Pawns can move two spaces on their first move just as in Chess. Rushing out of the trenches. Like Chess, pawns cannot capture when moving two steps forward on their first move. The logic for this is a pawn is busy rushing out of the trenches so cannot attack in the midst of this. The reason we haven't allowed the capture is our game testing showed if we allowed the pawns to capture, they would obtain too much power.
Pawns promote as they do in traditional Chess.
There are two ways to win in Caïssa: Capture the King or capture all your opponents pieces.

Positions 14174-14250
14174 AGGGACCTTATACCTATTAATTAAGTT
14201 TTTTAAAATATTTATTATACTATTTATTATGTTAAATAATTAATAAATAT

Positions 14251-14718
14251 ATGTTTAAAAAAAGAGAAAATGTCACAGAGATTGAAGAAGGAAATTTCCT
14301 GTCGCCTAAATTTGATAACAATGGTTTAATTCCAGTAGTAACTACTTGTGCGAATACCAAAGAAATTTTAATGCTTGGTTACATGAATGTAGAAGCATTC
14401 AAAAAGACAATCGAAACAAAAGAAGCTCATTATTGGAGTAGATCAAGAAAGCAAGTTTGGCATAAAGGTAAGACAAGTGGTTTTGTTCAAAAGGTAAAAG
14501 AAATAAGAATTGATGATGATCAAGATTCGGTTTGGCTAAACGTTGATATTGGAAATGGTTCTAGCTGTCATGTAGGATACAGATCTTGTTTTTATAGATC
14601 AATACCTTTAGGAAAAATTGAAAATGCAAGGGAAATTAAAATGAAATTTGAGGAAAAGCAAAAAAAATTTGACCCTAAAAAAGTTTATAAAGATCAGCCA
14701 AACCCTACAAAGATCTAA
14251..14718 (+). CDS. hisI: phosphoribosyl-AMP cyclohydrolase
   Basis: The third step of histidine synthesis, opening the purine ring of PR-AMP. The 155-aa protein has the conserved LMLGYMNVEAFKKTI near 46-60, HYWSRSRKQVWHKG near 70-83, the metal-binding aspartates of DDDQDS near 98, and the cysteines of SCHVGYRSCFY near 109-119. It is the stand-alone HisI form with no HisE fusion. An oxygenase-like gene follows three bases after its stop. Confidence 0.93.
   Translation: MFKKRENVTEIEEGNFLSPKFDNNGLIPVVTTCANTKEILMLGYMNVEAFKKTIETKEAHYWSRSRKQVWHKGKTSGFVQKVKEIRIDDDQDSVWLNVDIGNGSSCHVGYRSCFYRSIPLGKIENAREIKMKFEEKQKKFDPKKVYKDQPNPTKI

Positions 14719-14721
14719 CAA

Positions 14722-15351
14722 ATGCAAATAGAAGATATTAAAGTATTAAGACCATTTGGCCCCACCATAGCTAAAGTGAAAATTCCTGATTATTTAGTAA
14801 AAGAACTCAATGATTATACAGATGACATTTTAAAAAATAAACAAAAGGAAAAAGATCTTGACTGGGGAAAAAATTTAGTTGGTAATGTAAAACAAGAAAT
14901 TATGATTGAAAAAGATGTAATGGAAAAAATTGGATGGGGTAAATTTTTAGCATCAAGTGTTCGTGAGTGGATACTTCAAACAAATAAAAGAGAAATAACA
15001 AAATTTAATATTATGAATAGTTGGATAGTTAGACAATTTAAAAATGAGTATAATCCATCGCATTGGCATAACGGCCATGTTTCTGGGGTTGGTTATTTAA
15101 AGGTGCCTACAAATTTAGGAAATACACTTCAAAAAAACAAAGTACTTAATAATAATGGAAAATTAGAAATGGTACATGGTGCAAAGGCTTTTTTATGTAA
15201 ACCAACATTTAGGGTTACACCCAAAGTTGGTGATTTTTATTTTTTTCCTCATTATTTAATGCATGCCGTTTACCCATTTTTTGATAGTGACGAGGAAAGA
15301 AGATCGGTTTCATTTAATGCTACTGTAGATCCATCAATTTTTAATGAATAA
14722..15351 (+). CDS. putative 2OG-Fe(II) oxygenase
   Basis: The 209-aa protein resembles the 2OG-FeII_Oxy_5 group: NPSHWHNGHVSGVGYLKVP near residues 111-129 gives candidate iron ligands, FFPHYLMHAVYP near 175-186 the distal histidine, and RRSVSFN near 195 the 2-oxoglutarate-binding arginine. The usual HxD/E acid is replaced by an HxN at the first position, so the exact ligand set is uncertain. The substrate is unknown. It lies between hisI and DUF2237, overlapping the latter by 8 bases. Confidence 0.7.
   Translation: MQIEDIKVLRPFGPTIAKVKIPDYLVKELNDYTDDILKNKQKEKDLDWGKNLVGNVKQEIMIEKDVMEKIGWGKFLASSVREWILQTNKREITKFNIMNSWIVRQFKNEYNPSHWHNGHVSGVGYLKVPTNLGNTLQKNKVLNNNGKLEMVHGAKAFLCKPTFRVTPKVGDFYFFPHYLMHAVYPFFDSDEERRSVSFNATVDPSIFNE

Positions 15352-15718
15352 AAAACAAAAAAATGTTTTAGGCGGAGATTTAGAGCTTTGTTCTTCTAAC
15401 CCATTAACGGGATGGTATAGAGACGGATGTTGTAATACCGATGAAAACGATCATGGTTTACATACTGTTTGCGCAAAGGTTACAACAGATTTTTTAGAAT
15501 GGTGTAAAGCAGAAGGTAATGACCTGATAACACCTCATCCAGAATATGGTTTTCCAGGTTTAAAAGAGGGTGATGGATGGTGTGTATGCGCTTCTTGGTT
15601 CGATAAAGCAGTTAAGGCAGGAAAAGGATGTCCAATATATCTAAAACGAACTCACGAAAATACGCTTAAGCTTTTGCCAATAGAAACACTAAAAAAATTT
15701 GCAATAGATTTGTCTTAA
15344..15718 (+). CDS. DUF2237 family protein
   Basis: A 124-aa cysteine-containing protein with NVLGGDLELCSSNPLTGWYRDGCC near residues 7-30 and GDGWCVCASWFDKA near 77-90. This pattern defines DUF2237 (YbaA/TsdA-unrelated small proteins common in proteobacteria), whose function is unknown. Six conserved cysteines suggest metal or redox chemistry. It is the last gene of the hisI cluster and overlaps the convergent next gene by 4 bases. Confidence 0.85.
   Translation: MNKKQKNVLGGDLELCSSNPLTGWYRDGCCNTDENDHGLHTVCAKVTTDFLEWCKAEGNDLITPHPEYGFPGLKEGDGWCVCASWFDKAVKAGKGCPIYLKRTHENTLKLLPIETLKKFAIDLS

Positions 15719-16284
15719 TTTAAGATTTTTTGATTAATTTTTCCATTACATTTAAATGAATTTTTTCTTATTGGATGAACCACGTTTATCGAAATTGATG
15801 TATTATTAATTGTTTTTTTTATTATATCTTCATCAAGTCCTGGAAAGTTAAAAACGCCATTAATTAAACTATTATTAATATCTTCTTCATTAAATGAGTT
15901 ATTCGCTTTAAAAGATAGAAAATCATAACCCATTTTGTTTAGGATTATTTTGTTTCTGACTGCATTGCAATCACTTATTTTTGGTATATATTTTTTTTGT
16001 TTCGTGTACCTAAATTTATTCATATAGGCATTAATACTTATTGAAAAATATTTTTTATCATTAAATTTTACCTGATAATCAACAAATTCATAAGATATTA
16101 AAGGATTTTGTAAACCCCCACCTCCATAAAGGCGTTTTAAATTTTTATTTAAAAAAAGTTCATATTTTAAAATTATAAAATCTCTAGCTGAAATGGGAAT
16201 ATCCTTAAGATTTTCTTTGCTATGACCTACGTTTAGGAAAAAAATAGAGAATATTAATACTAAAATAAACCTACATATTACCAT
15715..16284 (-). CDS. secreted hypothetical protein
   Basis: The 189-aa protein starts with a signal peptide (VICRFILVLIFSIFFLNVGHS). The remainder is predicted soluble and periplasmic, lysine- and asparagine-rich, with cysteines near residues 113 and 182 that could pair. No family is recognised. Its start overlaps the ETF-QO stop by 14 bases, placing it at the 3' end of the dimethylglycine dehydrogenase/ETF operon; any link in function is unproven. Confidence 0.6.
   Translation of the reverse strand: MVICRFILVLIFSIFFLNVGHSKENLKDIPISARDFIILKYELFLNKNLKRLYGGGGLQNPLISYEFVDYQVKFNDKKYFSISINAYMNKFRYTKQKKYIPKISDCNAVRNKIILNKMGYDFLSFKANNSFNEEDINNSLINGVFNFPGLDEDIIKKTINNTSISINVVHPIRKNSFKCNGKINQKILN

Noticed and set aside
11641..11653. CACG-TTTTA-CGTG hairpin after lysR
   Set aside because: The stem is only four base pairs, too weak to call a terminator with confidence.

Draws are still possible through an agreed draw, 50-move rule (no pawn moves or captures for 50 moves), 3rd repetition. There is no perpetual check, stalemate or insufficient material draws in Caïssa.
Caïssa is a lot of fun! A whole bunch of new possibilities make the game challenging, exciting and more dynamic than Chess.
The Kings superior power is tempered by the fact the king cannot put its own life in danger without severe consequences.
The increased power of the pawns means your opponent cannot rush attack you without repercussions.
The ability to move pawns sideways brings some wonderful new ideas such as improving your pawn structure or opening new lines of attack.
Attacking the king needs to be a well supported attack – otherwise the King can just capture its attackers. So just like Chess, you need to plan your attacks well to be successful.